One Crucial Ingredient for a Happier Marriage

By Scott And Bethany Palmer for

Apparently couples spell happiness r-e-v-i-e-w. An interesting study led by Eli Finkel, head of the social psychology department at Northwestern University, shows that couples who review their relationship three times a year enjoy happier marriages.

For two years, 120 couples participated in this study. Half of the couples reviewed or reappraised their relationships in writing three times each year, every four months, for a mere 21-minute annual total. The others did business as usual.

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Finkel found that the three written reports prevented couples from declining happiness and slumping marital satisfaction. “I don’t want it to sound like magic but you can get pretty impressive results with minimal intervention,” said Mr. Finkel, lead author of the study.

Working with couples around the country, we have found similar, positive results with couples who identify their Money Personalities™ and review money matters in a monthly Money Huddle.™ A couple’s Money Huddle is an intentional time to reconnect, encourage trust, work together and dream about the future. It is not a time to organize receipts or balance the books. The monthly Money Huddle is an opportunity to r-e-v-i-e-w the emotional component of your relationship.

Do you feel heard when it comes to money issues in your relationship? Are your money needs being met? What are your dreams as a couple for the future and how can you start to make them happen? Discuss, r-e-v-i-e-w and soak up the happiness. When disagreements about money arise during the day, table them until your Money Huddle when you are both more apt to listen and compromise.

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Finkel’s study participants did not avoid fighting for those two years — remember he said it wasn’t a miracle — but the study found that “the couples who did the writing exercise three times a year recovered more quickly from arguments.” Apparently connecting between fights, paves the way for a speedy recovery when we do fight. Professor Finkel goes on to say, “Having a high-quality marriage is one of the strongest predictors of happiness and health.”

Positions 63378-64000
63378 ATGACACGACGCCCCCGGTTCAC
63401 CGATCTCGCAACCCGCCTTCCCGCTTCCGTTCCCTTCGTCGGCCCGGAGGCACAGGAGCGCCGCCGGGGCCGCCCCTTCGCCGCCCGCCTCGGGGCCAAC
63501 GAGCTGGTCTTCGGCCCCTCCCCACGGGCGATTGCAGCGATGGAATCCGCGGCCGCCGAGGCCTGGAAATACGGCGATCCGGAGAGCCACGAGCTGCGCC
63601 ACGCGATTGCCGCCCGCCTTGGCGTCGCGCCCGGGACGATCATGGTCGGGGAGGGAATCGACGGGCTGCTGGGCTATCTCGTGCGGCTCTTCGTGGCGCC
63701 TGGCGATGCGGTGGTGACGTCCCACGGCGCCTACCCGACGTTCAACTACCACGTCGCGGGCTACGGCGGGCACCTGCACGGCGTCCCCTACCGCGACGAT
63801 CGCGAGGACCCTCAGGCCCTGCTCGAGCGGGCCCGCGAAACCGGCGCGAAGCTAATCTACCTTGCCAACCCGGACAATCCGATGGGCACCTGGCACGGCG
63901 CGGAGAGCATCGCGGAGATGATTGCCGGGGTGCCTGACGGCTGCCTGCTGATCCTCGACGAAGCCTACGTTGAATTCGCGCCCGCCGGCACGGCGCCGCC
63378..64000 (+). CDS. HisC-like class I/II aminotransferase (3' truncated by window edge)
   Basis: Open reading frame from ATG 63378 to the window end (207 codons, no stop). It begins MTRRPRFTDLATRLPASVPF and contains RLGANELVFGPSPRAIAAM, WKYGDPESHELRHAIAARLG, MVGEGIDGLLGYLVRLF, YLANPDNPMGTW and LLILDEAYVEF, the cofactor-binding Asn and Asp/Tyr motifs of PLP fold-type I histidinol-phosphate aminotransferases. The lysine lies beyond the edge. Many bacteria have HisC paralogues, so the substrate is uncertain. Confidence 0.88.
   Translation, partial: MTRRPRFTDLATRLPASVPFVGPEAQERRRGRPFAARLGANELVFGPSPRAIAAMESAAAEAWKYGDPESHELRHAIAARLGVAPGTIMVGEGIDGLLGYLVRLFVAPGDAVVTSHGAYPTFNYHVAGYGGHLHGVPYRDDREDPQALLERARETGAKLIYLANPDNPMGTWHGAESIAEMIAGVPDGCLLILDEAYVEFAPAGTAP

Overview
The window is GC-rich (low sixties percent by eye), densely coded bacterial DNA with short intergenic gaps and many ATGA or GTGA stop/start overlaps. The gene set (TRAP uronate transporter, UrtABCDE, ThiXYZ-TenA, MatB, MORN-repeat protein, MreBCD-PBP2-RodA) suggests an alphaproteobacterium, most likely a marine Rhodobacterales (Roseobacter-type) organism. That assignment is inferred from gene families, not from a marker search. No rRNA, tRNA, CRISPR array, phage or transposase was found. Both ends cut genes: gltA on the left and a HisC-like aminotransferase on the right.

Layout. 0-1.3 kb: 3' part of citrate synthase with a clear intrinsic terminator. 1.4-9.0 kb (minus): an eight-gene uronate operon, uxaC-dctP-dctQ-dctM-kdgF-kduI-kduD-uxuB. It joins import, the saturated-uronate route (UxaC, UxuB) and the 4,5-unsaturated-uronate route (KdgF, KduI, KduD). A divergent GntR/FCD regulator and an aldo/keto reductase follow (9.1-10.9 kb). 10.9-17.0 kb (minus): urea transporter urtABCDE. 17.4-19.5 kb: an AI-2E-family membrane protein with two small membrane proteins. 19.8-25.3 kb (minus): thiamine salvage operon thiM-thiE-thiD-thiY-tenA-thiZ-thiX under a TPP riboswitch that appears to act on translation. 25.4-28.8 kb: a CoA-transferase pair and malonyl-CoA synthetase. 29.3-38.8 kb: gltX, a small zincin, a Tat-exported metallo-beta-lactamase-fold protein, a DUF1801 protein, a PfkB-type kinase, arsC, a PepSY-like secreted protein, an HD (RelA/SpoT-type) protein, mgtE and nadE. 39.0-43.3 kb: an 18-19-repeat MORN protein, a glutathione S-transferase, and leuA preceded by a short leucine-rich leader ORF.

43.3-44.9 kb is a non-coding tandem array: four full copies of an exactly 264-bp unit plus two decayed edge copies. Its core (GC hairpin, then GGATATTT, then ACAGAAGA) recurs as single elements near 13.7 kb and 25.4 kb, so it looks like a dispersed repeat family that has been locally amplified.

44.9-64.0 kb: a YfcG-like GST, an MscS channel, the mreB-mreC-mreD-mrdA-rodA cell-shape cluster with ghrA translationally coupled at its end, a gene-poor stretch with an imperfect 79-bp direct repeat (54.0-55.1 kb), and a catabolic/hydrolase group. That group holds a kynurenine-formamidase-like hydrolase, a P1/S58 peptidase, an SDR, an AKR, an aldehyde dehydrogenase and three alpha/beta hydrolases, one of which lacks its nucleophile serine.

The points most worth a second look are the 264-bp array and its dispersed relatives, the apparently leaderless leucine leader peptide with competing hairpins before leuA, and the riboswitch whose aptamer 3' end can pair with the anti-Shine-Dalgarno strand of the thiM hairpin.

Differing Money Personalities have the potential for conflict in a relationship, but they can also create balance and health. This study reminds us that the time commitment does not have to be tremendous to see positive results in our relationships. We can develop new patterns of communication and concise times of review in our relationships and spell h-a-p-p-i-n-e-s-s.

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Scott & Bethany Palmer
The Money Couple® Identify your Money Personalities in less than 15 fifteen minutes, for free!

Read more about the Money Huddle, learn the Money Dump, about Opposite Dynamics, Financial Infidelity and all Five Money Personalities in our new book, The 5 Money Personalities: Speaking the Same Love and Money Language.

This article originally appeared on Why Your Relationship Needs A Report Card.


Diane K.
Diane K4 years ago

We talked about our economic philosophies before we got married and found that we were much on the same page. We are not afraid to talk about changes we need to make along our path together. After nearly 37 years, it's still working.

Duane B.
.4 years ago

Thank you for sharing.

Morgan Feathers
Morgan F4 years ago


Cynthia H.
Cynthia H4 years ago

Interesting that two weeks ago my hubby & I were not getting along. We are both stubborn and cannot really "discuss" anything without the other tuning out or getting mad & interrupting. I wrote him a 2 page letter explaining my feelings & thoughts on a sore subject. Next day, I wrote another 2 page letter on a related sore subject. (Left both on his work desk so he'd see it when I was still away & he could read without me being there.) I SWEAR that the next day we were SOOOOO much better. I accepted my responsibility for things and explained why I felt upset by some of his actions (or nonactions.) We have not had a cross word since & his attitude with me is so much more positive since. I am ecstatic!

Thomas W.
Thomas W4 years ago


Kelly Lowry
Kelly Lowry4 years ago

good very good

Kazimierz Kostanski
Past Member 4 years ago


Patricia Geraldes

Thanks for sharing.

Alison A.
Alison A4 years ago

Thanks for posting.

Linda Stuckey
Linda Stuckey4 years ago

Maybe the couples who were willing to do the writing were simply more motivated to work on their relationships. They might have had happier marriages anyway just because of that attitude. Maybe writing reports had nothing to do with it.